Welcome back to Week Three of the GPS Location Report. My in-depth dive into location-based analysis for pitchers. In the first edition, we looked into Dylan Bundy and he promptly went out a threw a gem. The two starts after have not been as dominating but Bundy has still taken a step forward and is someone who is a must-start in fantasy leagues.
Last week I looked into the struggles of Jose Berrios, mainly due to the poor results of his fastball. The bad numbers were mostly deserved based on location and he seemed to take a different approach this time out. The right-hander used more breaking balls than fastballs and had his best outing of the season. Hopefully, this week my dive into a budding Marlins’ ace leads to a similarly dominant performance.
Making his debut back in 2018, Pablo Lopez looked like he was talented enough to be a serviceable back end of the rotation type of pitcher. He didn’t dominate with strikeouts and had some homer issues but he was able to limit walks enough to be somewhat successful. 2019 looked the same on the surface but a poor LOB% rate led to an ERA over five. His peripherals seemed to view him as the same pitcher as he was in 2018. However, my StuffERA metric seemed to be more of a fan of him than FIP was. The main thing that it saw was a pitcher who had a small ability to suppress wOBA.
This year, Lopez has taken a massive step forward. The two biggest changes with respect to his underlying numbers are a big jump in Ks and a big jump in GB rate. Both of these are significant improvements and take Lopez into special air. Among the 19 pitchers with over 50% GB rates (Lopez is at 60), he is one of six pitchers with a K/9 over 9. The first question to ask is what has changed.
As we can see from the chart above the changes are pretty jarring. Lopez is throwing a ton more change-ups and has traded some fastballs for sinkers. That last point likely helps to explain the big jump in GB%. However, not much seems to explain the change in strikeouts. Typically, the first thing I like to look at when it comes to big changes in K rate is changes in expected whiffs according to my model. However, Lopez does not appear to be any different here. Typically, Lopez posts an expected swinging strike rate of around 10% and this has not changed at all. Yet his actual observed swinging strike rate is 14%.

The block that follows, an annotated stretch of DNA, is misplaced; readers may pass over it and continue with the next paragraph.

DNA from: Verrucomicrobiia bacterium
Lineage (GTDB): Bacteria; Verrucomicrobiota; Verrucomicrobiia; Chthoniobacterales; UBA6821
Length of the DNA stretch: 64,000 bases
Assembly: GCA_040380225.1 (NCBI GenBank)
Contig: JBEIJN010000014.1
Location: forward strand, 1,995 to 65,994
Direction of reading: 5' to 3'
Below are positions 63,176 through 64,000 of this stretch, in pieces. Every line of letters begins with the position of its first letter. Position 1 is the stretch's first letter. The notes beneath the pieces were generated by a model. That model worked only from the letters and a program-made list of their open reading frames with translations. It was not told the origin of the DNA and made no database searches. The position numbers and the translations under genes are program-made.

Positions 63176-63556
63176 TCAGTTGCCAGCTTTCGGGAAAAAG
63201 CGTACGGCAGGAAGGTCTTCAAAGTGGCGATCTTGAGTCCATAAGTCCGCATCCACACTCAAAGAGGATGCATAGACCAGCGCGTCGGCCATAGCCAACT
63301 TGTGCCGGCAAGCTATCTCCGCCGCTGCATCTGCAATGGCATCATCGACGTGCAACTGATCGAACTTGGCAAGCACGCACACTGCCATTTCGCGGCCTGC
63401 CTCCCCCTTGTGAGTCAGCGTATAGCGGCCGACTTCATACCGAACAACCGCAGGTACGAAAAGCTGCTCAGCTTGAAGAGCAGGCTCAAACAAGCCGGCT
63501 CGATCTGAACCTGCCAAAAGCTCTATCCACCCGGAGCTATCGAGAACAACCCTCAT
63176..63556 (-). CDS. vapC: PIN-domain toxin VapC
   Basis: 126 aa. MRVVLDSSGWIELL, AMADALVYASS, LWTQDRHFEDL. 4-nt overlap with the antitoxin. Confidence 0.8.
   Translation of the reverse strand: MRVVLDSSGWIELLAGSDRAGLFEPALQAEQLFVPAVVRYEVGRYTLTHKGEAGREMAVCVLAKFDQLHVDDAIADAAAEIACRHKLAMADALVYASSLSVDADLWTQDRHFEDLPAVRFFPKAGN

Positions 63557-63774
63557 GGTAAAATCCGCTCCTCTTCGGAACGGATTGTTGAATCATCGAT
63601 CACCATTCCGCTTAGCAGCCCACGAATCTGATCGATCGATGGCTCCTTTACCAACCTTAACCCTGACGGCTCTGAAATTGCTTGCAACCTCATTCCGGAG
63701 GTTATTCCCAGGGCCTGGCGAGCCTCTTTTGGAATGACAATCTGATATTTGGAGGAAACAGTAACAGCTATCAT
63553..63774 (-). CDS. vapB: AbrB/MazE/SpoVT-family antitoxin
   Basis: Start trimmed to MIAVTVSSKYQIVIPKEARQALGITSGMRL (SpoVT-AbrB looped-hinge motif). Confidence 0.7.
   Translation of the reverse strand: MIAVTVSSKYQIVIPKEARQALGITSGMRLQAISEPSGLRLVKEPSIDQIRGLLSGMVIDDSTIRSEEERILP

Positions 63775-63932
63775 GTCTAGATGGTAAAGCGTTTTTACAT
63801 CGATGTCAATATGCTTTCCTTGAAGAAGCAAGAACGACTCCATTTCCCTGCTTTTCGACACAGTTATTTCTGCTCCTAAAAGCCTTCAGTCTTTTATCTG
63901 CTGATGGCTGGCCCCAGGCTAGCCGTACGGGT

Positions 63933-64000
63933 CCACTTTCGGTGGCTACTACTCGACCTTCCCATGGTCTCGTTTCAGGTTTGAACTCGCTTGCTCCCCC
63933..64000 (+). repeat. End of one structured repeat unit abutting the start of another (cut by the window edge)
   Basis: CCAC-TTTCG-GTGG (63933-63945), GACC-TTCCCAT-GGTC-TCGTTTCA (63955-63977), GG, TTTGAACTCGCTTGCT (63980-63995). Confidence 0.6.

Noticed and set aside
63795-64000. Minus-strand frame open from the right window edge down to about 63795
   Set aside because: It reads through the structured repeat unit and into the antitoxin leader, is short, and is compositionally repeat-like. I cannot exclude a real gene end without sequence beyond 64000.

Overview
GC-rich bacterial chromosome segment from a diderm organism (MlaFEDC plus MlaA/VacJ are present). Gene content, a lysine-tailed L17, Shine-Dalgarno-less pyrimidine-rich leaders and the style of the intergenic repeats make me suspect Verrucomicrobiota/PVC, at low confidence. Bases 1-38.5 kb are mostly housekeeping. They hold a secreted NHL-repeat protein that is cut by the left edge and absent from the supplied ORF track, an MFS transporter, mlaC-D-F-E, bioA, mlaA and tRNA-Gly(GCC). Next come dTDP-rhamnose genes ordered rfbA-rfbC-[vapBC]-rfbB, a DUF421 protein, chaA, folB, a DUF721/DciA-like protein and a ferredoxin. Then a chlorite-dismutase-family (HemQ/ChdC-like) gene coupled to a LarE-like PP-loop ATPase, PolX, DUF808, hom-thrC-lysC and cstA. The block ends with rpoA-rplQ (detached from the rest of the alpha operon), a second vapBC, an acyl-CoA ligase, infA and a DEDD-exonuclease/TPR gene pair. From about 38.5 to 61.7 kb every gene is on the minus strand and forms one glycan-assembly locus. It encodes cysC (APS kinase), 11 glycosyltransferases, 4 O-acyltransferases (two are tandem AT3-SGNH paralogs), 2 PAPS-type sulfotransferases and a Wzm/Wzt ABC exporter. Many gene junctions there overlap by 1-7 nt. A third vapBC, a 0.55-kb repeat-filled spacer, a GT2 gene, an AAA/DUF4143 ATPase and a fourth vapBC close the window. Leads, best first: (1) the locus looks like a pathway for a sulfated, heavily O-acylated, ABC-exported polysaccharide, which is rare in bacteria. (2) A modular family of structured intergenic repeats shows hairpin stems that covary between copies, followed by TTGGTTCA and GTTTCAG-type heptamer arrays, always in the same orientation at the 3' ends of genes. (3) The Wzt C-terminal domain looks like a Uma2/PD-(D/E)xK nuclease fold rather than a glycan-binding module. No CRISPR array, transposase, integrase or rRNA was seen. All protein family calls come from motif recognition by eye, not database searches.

Typically, changes this massive are not normal however, I think the pitch mix change helps to explain this. Sinker ballers grade poorly in the expected whiff model due to the location of sinkers. Fastballs up in the zone tend to lead to more whiffs and down in the zone lower expected whiff numbers. Sinkers by nature are thrown down. Lopez is also throwing a ton more change-ups though. As you can see from the chart below he has been elite with his locations.
Almost every single one of his change-ups thrown has been in the red zones, which are high whiff locations. Among the over 100 pitchers who have thrown at least 50 offspeed pitches, Lopez has the 19th highest expected swinging strike rate on those pitches. However, the actual swinging strike rate on the pitch is the 5th highest in the same sample. So this leads me to believe that the pitch itself is elite for Lopez. The increased usage of the pitch can be the explanation for the massive jump in the actual observed swinging strike rate compared to the expected results. This jump coupled with the likely drop in expected rate due to the increased sinker usage may have led to his expected swinging strike rates appearing identical to previous seasons.
As long as Lopez continues to throw his change-up in all counts and can continue to generate ground balls through the use of his sinker I think he may be a guy that we are considering as an SP3 next offseason. This is a truly legit improvement backed up by impressive underlying numbers.
Stuff ERA Leaders
All stats are updated as of Sunday, August 22nd.
|Min 250 Pitches|